“All the people we’ve reached out to and [had ]the trust to see us and think ‘this is a good idea’” they said. “It’s one of the amazing things about the LGBTQ community in Richmond; we’re all a community [with] connections to people and they’re down to help LGBTQ youth life ourselves up.”
I’ve got at least 12 years on almost everyone in attendance but it was incredible to hear these kids take such an idea and make it a reality. But it was less of a Surprise to Rathbun-Cook.
“There are times where I hear youth at ROSMY say something that makes my jaw drop, in a good way,” she said, and with four years at the youth support group, she knows a thing or two about LGBTQ youth. “In terms of their self awareness and motivation and living as who they are, I think this is a beautiful example of that. They saw the need and it happened. It’s awesome.”
You’d figure, in such a digital age, conferences or meet ups like this would be a thing of a past. You don’t need to search Tumblr too hard to find someone who shares your point of view or experiences, but Rathbun-Cook thought events like this were still very important.
“For a lot of LGBTQ youth, social media is kind of a two sided coin in that you have this great benefit to meet people who share your identity maybe in ways you’ve never had before … but there’s also not that personal one-on-one interaction. So if you have conflict you can just drop the conversation.” she said.
Rathbun-Cook referred to ROSMY and the GSA Conference as a kind of extension of Tumblr in that way – providing youth with the chance face those conflicts and engage in conversations they might otherwise miss out on.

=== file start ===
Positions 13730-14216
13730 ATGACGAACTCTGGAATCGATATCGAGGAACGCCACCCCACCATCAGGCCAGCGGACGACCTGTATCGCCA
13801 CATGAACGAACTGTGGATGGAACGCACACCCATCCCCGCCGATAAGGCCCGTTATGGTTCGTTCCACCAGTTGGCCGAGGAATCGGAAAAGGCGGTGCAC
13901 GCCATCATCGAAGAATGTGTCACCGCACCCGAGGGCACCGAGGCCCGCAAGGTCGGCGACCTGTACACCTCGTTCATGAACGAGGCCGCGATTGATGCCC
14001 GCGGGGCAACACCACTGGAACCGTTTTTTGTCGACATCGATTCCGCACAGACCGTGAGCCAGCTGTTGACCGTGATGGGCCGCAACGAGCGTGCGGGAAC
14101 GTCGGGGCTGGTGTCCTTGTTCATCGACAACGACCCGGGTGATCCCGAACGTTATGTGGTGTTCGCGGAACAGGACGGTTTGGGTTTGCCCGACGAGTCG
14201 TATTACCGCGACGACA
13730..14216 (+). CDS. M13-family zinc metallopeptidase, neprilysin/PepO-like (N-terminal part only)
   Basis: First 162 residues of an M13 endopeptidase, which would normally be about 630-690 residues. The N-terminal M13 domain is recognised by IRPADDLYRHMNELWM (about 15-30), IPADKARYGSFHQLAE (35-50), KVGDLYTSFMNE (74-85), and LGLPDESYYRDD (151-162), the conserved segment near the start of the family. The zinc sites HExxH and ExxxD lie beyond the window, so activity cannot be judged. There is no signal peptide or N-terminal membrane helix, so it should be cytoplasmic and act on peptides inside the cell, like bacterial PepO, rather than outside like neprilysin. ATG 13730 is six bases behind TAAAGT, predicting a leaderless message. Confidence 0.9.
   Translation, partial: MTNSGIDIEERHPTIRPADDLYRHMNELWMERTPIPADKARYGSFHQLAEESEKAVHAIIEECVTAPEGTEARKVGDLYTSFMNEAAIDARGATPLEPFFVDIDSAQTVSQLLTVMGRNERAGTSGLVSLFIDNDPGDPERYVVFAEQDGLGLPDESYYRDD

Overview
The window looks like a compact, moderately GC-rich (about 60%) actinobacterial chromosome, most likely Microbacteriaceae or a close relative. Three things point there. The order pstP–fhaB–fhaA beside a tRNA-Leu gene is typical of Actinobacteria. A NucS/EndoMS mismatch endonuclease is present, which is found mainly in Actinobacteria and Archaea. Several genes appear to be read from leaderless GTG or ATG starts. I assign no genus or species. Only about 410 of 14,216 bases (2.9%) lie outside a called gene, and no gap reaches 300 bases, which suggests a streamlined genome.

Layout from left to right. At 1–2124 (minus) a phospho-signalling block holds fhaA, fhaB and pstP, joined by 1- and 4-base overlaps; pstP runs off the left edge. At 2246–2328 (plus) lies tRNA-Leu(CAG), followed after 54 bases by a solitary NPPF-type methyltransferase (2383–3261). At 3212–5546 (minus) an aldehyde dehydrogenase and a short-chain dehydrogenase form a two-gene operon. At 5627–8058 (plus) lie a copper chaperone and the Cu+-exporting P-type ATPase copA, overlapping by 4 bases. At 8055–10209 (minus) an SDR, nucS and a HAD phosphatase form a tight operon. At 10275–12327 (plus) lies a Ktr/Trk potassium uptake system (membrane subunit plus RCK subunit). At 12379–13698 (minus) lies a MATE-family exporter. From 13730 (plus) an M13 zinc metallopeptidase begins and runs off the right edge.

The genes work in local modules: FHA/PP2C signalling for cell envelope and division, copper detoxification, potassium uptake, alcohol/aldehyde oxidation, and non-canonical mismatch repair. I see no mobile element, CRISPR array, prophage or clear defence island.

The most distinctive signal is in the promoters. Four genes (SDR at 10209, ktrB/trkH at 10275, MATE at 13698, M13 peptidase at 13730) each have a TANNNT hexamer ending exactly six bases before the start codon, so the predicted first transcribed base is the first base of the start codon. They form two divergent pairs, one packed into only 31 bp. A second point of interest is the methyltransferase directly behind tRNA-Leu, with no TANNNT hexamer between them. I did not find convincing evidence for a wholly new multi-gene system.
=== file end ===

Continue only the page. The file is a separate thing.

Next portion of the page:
“They have the beautiful opportunity to figure that out,” she said. “You can’t just cut off a conversation with someone when you’re sitting in a circle with [them]. Any sort of electronic communication can do a lot but nothing beats face-to-face interaction.”
As I ended my group interview with the student board, they joked about how the youngest member, Law, was also the Executive Director. But with almost every member except Law graduating next year, this might not be a bad thing – leaving them with the leadership skills and experience to recruit a new board.
“I walked in during breakfast and saw people who didn’t know each other talking and hanging out. Some from Louisa, others from private schools. People from all sorts of different places meeting and talking to each other,” said Law. “Being able to see all of these different students come together… It was everything I had hoped for.”
Keep your eyes and ears peeled for the next Governor’s School GSA Conference coming (hopefully) in 2016.
“Times and culture have shifted and the organization has expanded over the course of 25 years toward building communities with LGBTQ+ youth, families, schools, and faith communities.”September 12, 2016
- Prev Virginia had 20+ anti-LGBTQ hate crimes in 2014 and a new bill aims to make sure those crimes are reported
- Next Cirque Du Soleil’s ‘Toruk: the First Flight’ transformed the Richmond Coliseum
- Back to top
- ‘Perfect Arrangement’ at RTP dramatizes the 1950s lavender scare with important results
- VCU LGBTQ History Month: Panel to speak on VCU’s famed 1974 Gay Alliance of Students lawsuit
- ‘ISIS: A Love Story’ turns the worlds most nefarious terrorist organization into a queer Romeo & Juliet
- HRC and national pediatric organizations team up for new guide on raising transgender kids
- Live performance of ‘Phantom’ at the Byrd Theatre aims to highlight the famed movie palace’s original elegance